Uber Technologies Inc. has spent and fought to keep its drivers from becoming classified as employees instead of contractors, and investors finally got a glimpse of the financial reasons on Wednesday.
broke out $600 million from its total revenue of $3.5 billion to account “for the resolution of historical claims in the U.K. relating to the classification of drivers” in its first-quarter earnings results. That is a direct result of a U.K. Supreme Court ruling in March that led Uber to classify tens of thousands of drivers in the U.K. as employees.
Uber disclosed in March that it could have to pay claims of back pay due from British drivers in the case, including holiday pay, wages to equal the minimum and, potentially, pension contributions. That would be on top of what the company already paid the drivers in the 2016 case.
That puts a dollar figure on a longstanding concern about Uber and the other “gig work” companies — what it would look like financially if they had to treat drivers as employees. And it is nothing to sneeze at, blowing away the $200 million Uber and other gig companies spent to pass a new law in California in their quest for a “third way” for employment law. That win could be moot, though, as President Joe Biden’s new secretary of the Labor Department said last week drivers should receive the benefits of employment in most cases, spooking some investors.
For more: Here is how the Biden administration could change gig work
Uber shares initially went higher in after-hours trading Wednesday, after the company papered over the “accrual” and continuing losses with the $1.6 billion sale of its self-driving unit, but fell back to a 4.8% decline in the extended session as executives discussed increasing costs for drivers and faced an immediate question about Labor Secretary Marty Walsh’s comments.
“When we look at the makeup of the current administration, it’s fair to say that there are individuals who have varying views on these issues. They’re not all identical in their outlook. And we think that creates space for some meaningful dialogue,” said Uber Chief Legal Officer Tony West, who worked in the Justice Department under President Barack Obama.
The company’s standard mantra when asked about the possible costs of classifying its drivers as employees has been to say that they will pass on the costs to its users, which executives said again during Wednesday’s call. They noted that they did see a slight increase in costs in the quarter, because of driver benefits, and they were able to pass those costs on to riders, with no impact on demand.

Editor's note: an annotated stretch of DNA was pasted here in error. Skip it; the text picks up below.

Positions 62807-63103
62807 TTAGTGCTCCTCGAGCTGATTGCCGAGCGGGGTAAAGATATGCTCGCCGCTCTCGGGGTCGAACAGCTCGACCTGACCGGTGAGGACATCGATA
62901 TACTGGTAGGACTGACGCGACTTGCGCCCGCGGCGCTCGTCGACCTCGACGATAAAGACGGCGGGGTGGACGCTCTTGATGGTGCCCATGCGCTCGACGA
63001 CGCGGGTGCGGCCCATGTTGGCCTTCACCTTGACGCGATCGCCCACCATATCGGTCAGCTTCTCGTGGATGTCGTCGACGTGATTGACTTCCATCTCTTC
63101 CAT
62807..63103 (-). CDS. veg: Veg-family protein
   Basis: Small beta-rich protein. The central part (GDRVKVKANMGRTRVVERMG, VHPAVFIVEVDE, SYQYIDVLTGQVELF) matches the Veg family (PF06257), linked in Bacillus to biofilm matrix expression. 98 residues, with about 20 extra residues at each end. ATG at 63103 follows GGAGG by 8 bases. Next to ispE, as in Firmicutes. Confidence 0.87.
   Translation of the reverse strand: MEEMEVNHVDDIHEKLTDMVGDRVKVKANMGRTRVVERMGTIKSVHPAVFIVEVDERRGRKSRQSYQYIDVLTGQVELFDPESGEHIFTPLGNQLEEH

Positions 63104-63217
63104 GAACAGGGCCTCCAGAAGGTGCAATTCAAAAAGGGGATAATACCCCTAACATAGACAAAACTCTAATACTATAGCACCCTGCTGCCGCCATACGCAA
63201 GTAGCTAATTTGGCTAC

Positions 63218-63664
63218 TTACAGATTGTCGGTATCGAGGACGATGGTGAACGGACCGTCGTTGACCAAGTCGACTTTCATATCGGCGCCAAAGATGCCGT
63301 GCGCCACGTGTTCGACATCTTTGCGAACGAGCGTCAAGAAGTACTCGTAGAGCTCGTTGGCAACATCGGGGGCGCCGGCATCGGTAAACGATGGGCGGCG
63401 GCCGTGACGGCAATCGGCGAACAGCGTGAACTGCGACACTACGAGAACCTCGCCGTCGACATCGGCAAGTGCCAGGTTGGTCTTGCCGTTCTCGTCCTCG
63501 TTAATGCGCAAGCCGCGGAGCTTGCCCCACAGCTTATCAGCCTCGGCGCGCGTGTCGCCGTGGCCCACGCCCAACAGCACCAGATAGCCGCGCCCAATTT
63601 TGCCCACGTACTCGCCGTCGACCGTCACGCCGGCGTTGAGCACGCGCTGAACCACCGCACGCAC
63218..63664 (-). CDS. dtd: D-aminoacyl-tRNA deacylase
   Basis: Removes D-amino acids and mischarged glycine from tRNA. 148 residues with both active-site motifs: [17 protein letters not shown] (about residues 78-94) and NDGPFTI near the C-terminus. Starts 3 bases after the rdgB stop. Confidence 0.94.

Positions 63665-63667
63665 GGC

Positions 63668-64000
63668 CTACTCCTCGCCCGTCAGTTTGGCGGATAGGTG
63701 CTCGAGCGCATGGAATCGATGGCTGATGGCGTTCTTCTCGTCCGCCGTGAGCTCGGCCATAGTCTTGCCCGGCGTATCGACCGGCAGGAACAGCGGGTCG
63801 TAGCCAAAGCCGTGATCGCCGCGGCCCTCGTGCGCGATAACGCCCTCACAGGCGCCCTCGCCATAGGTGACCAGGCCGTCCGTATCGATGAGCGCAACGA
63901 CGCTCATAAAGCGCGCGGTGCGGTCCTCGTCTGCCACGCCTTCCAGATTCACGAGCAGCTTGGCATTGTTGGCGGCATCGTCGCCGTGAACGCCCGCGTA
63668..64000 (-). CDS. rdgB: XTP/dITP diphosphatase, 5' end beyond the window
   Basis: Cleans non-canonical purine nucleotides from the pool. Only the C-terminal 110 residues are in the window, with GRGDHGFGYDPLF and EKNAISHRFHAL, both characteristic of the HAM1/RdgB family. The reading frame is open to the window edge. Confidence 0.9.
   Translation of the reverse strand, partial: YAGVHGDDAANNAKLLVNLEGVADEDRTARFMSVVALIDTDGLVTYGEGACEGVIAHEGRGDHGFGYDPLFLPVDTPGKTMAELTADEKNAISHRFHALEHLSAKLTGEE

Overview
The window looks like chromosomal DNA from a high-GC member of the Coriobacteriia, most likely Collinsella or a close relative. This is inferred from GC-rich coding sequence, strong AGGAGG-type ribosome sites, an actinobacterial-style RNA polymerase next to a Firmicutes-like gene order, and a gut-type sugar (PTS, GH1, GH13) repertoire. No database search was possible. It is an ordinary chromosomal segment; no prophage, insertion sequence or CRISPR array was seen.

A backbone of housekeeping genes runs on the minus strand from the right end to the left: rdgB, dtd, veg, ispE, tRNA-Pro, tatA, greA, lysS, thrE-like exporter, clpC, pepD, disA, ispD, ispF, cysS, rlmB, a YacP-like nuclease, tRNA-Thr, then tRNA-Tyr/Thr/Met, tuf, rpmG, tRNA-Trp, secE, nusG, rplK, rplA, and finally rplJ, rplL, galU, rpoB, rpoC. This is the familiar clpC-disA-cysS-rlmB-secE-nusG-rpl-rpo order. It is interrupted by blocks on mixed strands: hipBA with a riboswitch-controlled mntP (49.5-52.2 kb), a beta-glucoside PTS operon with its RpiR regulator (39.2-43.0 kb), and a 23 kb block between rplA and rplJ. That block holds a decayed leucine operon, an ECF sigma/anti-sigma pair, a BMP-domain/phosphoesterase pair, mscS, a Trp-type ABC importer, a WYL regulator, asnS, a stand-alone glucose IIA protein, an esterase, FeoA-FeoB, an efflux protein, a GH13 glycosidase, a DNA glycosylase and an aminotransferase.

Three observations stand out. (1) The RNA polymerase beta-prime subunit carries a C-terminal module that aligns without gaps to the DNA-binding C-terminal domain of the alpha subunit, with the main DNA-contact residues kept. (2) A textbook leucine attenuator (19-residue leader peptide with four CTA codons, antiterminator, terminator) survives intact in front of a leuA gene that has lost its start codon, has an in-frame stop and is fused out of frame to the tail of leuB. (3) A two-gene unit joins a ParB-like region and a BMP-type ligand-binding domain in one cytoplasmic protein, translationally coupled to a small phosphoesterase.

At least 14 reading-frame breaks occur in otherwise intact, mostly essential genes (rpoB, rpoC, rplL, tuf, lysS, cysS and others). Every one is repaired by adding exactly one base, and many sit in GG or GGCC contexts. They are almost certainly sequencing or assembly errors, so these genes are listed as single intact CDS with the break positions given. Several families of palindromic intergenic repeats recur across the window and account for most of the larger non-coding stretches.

See also: Uber and Lyft are public, so the cheap rides are coming to an end
“We are leaning in, with investments to support the recovery mobility and growth initiatives and delivery,” said Uber Chief Financial Officer Nelson Chai, noting that the ride-hailing company plans to invest in its driver base, and increase its spending in general, marketing and administrative costs, and in R&D. Chai estimated Uber will spend between $450 million and $480 million in the second quarter, after a drop in spending last quarter. Also included will be spending on marketing to attract new drivers, as it faces driver shortages in the U.S. and Mexico.
At the same time, Chai noted that the company continues to face “significant forecasting uncertainty and predicting posts reopening consumer behavior.”
Wedbush Securities analyst Dan Ives said that investors were not happy with the higher spending, and pointed to the U.K. charge/accrual as highlighting the hot-button issue of possible further regulation over the classification of its drivers.
“Higher level of investments near term, coupled with some uncertainty around the forecast,” were affecting the shares in after-hours trading, Ives said in an email. “It was a robust print, but after the Biden move against gig players, the Street is very nervous around Uber and Lyft, with selling post-quarter a theme commonplace during tech earnings season.”
Even so, investors now have an idea of how much drivers being classified as employees could cost the company. As the debate over gig workers continues, investors will likely remain jittery about the issue. The nagging question above all is, will companies like Uber and Lyft Inc.
ever be profitable, with their contractor business models again at risk, and prone to big, unexpected costs?